Arizona women shower 'Marys' in need with gifts for their unborn children

Arizona women shower ‘Marys’ in need with gifts for their unborn children

Arizona women shower ‘Marys’ in need with gifts for their unborn children

Women pray a decade of the rosary for Aid to Women Center clients as part of Mary's Baby Shower activities at Mary College in Tempe, Ariz., Dec. 7, 2019. Six official Mary's Baby Shower events were listed online, and 100 people downloaded a free party pack from the site within an hour of the pack's release in November. (Credit: CNS photo/Ambria Hammel, Catholic Sun.)

The idea of a "baby shower" figuratively, not literally, appears in the Gospels.

PHOENIX, Arizona — The idea of a “baby shower” figuratively, not literally, appears in the Gospels.

Matthew mentions the Magi and their famed gifts brought to the manger, while Luke recounts Mary’s three-month visit to help prepare her cousin for motherhood.

Two women with Arizona connections made a biblical baby shower a reality this Advent. Six official Mary’s Baby Shower events were listed online with 100 people downloading a free party pack within an hour of the pack’s release in November.

The pack comes with an editable invitation, banner, food and activity ideas, event timeline, a reflection from Pope Francis and a guided meditation. Erica Tighe Campbell, who grew up in St. Benedict Parish in the Phoenix neighborhood of Ahwatukee, created it toward the end of her pregnancy — her child is due in January.

“We had so many offers for baby showers, and our friends and family have been so generous in giving us gifts. Everything is so expensive. … I wondered about how scary it could be for a mom who didn’t have that kind of support and wondered how she’d be able to get these essentials,” Campbell told The Catholic Sun, newspaper of the Diocese of Phoenix.

She realized a baby shower for Mary was the solution with pregnancy resource apostolates serving as the gift distributor. After all, such staff and volunteers encounter plenty of “Marys” facing a pregnancy amid difficult circumstances.

Campbell gets followers via her “Be a Heart” online community who yearn to host women’s gatherings in the home but lack further insight. Her free guide equips willing shower hosts. She saw 100 people download it within the first hour.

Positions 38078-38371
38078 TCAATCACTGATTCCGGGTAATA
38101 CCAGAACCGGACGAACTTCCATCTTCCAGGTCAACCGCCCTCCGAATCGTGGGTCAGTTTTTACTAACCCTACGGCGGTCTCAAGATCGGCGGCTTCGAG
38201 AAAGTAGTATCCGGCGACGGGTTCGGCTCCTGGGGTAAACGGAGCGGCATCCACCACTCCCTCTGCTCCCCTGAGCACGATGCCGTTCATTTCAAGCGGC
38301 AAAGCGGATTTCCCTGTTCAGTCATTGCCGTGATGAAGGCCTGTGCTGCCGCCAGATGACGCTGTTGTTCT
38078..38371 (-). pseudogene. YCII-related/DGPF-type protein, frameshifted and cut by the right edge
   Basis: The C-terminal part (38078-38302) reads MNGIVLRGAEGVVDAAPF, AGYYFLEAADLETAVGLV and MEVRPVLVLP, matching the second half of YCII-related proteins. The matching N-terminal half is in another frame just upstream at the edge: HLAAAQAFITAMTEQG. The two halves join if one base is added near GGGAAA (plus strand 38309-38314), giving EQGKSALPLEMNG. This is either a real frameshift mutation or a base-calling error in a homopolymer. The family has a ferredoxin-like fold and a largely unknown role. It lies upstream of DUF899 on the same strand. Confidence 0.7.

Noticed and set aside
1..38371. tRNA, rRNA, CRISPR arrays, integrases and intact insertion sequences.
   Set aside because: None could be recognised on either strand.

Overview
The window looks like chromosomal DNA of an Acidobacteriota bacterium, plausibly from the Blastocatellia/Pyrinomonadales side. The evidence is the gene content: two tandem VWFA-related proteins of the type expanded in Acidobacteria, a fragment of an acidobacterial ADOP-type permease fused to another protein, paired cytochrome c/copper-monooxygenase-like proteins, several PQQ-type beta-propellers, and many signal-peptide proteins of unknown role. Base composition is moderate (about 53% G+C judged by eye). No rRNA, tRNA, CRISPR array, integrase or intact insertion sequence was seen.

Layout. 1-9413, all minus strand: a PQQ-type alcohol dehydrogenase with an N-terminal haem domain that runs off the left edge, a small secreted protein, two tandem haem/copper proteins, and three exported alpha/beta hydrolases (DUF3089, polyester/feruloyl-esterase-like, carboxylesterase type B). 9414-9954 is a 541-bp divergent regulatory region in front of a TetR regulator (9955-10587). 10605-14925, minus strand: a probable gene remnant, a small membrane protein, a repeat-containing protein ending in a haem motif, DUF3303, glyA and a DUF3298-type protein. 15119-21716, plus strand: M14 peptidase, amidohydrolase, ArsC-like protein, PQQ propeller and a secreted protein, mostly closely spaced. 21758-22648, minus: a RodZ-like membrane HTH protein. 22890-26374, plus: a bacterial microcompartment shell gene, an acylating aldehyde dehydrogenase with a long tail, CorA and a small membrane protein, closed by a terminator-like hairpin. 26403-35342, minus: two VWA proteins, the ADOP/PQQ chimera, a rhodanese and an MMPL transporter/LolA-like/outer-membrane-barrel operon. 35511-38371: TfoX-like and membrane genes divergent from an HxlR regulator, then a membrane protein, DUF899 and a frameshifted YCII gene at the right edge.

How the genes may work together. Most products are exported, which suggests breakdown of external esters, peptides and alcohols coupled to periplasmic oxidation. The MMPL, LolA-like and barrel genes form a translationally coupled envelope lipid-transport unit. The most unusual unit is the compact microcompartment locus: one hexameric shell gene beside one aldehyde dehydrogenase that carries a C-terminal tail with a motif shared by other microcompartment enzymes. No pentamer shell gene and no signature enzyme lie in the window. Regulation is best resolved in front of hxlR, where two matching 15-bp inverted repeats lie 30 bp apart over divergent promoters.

A dozen attended a Dec. 7 public shower held at Mary College in Tempe, Arizona. It was hosted by Sarah White, a St. Thomas the Apostle parishioner and founder of “The Millennial Fiat,” an online community helping women commit to a daily “yes” to the Lord. She called the location “an answered prayer.”

All donations went to the Aid to Women Center. White and her husband, a pediatric trauma nurse whose pro-life views were challenged during nursing school, learned about Aid to Women Center in October after they were invited to its fall gala. The couple — who is expecting their baby in March — began supporting the cost of one ultrasound a month.

Having gift items from Mary’s Baby Shower go there as well was a natural extension of that support.

White planned to hold the shower as a private event with friends “as an excuse to get together during the crazy holiday times and be able to give to a cause we all support,” she said. Instead, she heeded Campbell’s advice to make it a public event. Several women responded.

Gabrielle Lawson, who also is from St. Thomas the Apostle Parish but who didn’t know White before the shower, saw the event on Facebook and thought it’d be a good opportunity to celebrate Mary with other Catholic women. “I just wanted to do something for Mary this Advent,” she said.

White has found herself more spiritually united to Mary and other pregnant women this Advent. She prays more in general, for her unborn daughter and “for women who are currently pregnant, or struggling with getting pregnant, or mourning the loss of a baby,” White said.

“And I have found that spending more time in prayer does not always mean more time not being active,” she added. “If anything, the inspiration to throw a shower like this stems from my prayer life.”

The shower featured “Virgin Mary Mimosas” and healthy snacks while the women reflected on Francis’s prayer from last year’s feast of the Immaculate Conception.

That prayer says in part: “We are in need of your immaculate gaze / To rediscover the ability to look upon persons and things / With respect and awareness / Without egotistical or hypocritical interests. / We are in need of your immaculate heart, / To love freely, / Without secondary aims but seeking the good of the other.”

The women also offered a decade of the rosary for clients helped at the Aid to Women Center; it serves 140 women per week. Just in the week when the shower was held, the ministry helped one woman without support in the Phoenix metro area return home to Virginia, assisted another through a miscarriage and helped a third resist a boyfriend’s pressure for her to have an abortion.

Meanwhile, Campbell, who recently moved to San Antonio, researched a pregnancy outreach to receive the shower’s gifts and found Guadalupe Home through Catholic Charities. It’s a transitional living program for pregnant and/or parenting women. She hosted a shower Dec. 17.

Showers also were held in Florida, Washington, California and Missouri.

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Hammel is a staff writer at The Catholic Sun, newspaper of the Diocese of Phoenix.


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